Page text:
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What are the fundamental constituents of matter and what forces act upon them? Particle physics is the subject that addresses the fundamental principles governing our world; forces and constituents. This understanding is formulated mathematically as theories (previous called laws of nature). The subject matter evolves through experimental explorations and development of theories and models.

Today our understanding is described by the Standard Model theory, which has an exceptional predictive power, but is incomplete. We explore the predictions of the Standard Model and seek a more complete understanding, i.e. beyond the Standard Model. In practice we conduct the research in global experimental collaborations. Today these experiments are mainly done at the LHC collider at CERN.

At the Physics Department at Lund University, the Particle Physics Division is involved in two major experiments at the LHC; ATLAS and ALICE. The ATLAS experiment is devoted to looking for physics beyond the Standard Model, whereas the ALICE experiment is designed to look at a new state of matter called quarkgluon plasma.

As a Master’s student in particle physics you will be given the opportunity to follow the progress of those experiments and to take an active part in looking at the data as it is recorded by the experiments. The students should be prepared to visit foreign research centres such as CERN for shorter periods.

Career prospects

The programme is ideal as the beginning of an academic career in particle physics, but also opens a door to other careers in a diversified society. During the programme you will gain skills in physics and mathematics as well as computers, information technology, e-Science and other cutting-edge technologies used in the experiments.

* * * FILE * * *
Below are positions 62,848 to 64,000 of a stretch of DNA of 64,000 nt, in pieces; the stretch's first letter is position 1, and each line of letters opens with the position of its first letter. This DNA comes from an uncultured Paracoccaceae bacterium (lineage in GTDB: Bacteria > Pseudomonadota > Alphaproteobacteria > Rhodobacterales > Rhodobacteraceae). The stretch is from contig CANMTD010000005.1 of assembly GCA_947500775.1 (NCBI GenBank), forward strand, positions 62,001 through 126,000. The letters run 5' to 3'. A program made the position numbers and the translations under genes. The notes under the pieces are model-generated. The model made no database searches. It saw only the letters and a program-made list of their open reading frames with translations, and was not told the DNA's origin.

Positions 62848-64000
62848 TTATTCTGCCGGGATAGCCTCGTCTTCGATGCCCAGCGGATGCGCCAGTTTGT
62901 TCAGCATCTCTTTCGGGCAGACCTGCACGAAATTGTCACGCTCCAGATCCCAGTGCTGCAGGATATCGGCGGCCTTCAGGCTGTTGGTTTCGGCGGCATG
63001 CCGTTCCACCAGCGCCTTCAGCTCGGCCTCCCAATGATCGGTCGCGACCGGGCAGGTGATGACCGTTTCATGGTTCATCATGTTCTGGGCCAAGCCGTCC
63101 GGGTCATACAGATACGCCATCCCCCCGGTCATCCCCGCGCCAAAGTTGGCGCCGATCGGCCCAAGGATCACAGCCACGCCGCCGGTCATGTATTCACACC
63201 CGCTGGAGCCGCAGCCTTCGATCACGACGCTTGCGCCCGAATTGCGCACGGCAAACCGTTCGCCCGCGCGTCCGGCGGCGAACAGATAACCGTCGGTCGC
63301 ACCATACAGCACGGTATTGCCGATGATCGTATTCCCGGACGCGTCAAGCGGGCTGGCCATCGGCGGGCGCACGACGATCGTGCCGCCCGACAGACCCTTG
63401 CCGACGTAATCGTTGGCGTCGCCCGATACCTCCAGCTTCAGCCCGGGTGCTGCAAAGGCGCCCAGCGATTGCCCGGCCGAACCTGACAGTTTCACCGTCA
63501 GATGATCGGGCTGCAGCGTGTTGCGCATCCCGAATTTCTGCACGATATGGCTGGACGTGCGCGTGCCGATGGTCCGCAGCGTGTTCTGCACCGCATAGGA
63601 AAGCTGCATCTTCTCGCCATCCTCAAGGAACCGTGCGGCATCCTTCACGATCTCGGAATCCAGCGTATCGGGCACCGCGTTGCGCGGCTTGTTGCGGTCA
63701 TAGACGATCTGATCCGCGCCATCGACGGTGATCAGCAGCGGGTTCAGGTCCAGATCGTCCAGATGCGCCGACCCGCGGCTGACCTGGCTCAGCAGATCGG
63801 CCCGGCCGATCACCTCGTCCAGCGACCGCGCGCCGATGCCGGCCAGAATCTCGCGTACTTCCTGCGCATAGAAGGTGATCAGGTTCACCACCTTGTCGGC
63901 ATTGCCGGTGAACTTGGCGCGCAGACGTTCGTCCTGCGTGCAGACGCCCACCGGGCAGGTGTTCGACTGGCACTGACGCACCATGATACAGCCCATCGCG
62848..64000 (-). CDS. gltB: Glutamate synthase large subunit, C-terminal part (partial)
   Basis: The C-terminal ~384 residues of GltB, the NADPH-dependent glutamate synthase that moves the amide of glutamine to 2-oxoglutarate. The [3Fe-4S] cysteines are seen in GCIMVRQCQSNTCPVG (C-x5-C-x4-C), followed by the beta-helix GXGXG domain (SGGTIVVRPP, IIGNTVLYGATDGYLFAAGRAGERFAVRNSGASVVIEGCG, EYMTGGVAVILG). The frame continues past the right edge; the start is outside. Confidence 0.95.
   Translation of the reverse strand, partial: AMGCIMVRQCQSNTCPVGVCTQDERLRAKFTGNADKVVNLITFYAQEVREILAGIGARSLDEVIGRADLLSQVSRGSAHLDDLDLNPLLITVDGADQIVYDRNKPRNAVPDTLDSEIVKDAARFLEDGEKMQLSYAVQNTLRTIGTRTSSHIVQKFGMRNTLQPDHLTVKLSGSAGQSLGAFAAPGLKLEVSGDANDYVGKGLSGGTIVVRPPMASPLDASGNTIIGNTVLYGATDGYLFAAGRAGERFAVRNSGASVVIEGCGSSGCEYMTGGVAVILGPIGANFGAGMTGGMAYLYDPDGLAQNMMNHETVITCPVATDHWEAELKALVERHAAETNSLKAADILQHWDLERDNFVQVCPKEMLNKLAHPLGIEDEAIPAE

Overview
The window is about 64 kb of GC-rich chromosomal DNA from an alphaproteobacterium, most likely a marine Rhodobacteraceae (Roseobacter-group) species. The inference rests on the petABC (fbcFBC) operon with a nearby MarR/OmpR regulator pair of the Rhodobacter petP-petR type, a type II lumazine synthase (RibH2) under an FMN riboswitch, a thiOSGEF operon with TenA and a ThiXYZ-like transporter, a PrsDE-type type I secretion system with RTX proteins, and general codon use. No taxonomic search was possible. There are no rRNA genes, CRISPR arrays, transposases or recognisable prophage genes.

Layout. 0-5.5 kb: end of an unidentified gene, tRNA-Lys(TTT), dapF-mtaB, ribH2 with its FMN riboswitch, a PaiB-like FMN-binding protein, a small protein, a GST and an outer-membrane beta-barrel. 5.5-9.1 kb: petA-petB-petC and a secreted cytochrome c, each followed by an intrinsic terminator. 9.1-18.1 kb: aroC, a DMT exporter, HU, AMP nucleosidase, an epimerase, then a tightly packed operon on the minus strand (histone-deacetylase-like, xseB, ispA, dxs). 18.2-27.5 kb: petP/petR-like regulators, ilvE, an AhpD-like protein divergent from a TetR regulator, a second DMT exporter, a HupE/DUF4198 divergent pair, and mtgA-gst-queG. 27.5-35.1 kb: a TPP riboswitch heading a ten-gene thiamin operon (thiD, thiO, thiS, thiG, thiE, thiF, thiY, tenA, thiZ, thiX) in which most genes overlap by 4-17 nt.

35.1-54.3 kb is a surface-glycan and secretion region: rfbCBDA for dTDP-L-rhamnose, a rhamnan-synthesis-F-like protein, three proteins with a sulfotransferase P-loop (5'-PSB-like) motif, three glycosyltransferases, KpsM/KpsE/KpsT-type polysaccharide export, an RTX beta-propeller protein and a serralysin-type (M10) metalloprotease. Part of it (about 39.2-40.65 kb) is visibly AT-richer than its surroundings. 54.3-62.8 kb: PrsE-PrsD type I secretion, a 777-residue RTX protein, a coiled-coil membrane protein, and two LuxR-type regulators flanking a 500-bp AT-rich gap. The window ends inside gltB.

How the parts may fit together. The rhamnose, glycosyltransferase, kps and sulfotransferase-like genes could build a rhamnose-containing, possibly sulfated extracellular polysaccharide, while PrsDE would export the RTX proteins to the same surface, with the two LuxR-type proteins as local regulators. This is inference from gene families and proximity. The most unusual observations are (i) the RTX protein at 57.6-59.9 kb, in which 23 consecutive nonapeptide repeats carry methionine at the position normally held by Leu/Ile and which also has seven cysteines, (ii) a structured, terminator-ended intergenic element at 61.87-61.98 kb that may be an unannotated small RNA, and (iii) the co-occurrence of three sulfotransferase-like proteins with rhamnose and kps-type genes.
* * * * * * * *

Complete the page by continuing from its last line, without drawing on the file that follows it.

In addition to preparing the students for PhD studies in the field, the programme will also provide a suitable start for a future career as one of the international laboratories. As the experiences are performed in large international collaborations, the programme is also intended for those who plan a future working career in an international environment. The programme also provides the same career options as the Master’s programme in Physics – General.

More information can be found at http://www.fysik.lu.se/english/education/start-studying/masters-programme/particle-physics/

Entry requirements

Bachelor s degree of at least 180 credits in physics or the equivalent. The degree must include at least 90 credits in physics. Proficiency in English equivalent to English 6/B from Swedish upper-secondary school.

Selection criteria

based on grades awarded for previous academic courses, particularly qualifying courses, and a statement of purpose for the application (from the applicant s Summary sheet ).

English language requirements

Most of Lund University’s programmes require English Level 6 (unless otherwise stated under “Entry requirements”). This is the equivalent of an overall IELTS score of 6.5 or a TOEFL score of 90. There are several ways to prove your English language proficiency – check which proof is accepted at the University Admissions in Sweden website. All students must prove they meet English language requirements by the deadline, in order to be considered for admission.

Country-specific requirements

Check if there are any country-specific eligibility rules for you to study Master’s studies or Bachelor’s studies in Sweden.

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